So what is the answer to this dilemma? There are two ways to approach the answer:
1) Find a market that is currently underserved. You can find these markets by looking at current consumer behavior and analyzing what consumers are doing in those markets. If consumers are using products in a way that they were not originally designed to support, a market opportunity might exist to develop a better product that meets the specific needs of those consumers. You will also need to develop a user acquisition model and business model to ensure the viability of the product.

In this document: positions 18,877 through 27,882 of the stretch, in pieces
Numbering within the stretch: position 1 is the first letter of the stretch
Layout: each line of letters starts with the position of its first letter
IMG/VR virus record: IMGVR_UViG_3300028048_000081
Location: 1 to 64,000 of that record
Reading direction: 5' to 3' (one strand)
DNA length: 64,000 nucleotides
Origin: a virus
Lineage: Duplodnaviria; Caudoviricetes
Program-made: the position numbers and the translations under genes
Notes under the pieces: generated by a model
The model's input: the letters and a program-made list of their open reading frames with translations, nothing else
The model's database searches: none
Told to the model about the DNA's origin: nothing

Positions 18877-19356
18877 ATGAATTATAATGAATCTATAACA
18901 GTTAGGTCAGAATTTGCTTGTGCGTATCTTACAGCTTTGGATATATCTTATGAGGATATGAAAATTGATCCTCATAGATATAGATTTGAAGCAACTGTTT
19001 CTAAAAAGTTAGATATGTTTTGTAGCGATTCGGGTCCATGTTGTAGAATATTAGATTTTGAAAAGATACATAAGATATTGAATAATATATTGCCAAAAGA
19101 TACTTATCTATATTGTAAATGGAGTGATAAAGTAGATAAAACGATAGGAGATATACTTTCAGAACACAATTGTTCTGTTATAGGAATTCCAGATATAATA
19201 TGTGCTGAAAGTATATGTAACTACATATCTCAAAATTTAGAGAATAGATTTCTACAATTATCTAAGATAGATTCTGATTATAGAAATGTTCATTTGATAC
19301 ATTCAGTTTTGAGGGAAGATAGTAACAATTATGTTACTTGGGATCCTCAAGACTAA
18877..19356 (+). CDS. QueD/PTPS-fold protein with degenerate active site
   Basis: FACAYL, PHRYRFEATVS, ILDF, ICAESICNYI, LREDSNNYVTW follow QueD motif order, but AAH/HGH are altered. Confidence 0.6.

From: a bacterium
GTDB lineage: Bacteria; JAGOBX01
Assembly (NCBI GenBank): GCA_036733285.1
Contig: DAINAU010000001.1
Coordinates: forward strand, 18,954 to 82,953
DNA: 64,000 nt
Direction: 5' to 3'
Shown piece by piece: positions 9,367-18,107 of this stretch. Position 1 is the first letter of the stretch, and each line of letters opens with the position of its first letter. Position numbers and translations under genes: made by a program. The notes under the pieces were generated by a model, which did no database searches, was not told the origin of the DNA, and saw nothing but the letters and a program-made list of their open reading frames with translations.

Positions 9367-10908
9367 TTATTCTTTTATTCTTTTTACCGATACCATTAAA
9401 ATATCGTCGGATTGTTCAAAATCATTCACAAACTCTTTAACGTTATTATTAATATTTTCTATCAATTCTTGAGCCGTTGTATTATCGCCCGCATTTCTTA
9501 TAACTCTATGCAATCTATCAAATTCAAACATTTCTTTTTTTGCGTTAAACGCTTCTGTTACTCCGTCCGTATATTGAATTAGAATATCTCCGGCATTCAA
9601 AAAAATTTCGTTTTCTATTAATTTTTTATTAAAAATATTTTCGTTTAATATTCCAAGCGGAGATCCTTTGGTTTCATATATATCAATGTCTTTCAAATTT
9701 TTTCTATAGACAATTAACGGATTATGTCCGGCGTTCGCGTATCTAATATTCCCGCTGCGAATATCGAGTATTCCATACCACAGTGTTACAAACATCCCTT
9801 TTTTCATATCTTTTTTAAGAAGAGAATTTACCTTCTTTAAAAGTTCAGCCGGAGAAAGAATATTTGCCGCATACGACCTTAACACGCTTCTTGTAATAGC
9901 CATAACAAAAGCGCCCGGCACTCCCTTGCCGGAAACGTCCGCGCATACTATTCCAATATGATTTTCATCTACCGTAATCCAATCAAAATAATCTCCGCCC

2) Create a new product and see how people respond to it. Iteratively improve the product until people are happy.

At, we’ve attempted to marry the two answers by creating a service that fulfills the needs of live concert goers in a totally new way. We’re addressing an existing market (concert goers who try to find live music) in a totally new way (making recommendations based upon the user’s favorite music).

Thursday, February 01, 2007

The Entrepreneur's Dilemma

This blog highlights the interesting life of a startup B2C entrepreneur:

Many B2C businesses are difficult to predict, and therefore raising money for these types of companies has its own set of issues. I really enjoyed participating in this dialog, and hope that more dialogs are spawned from it.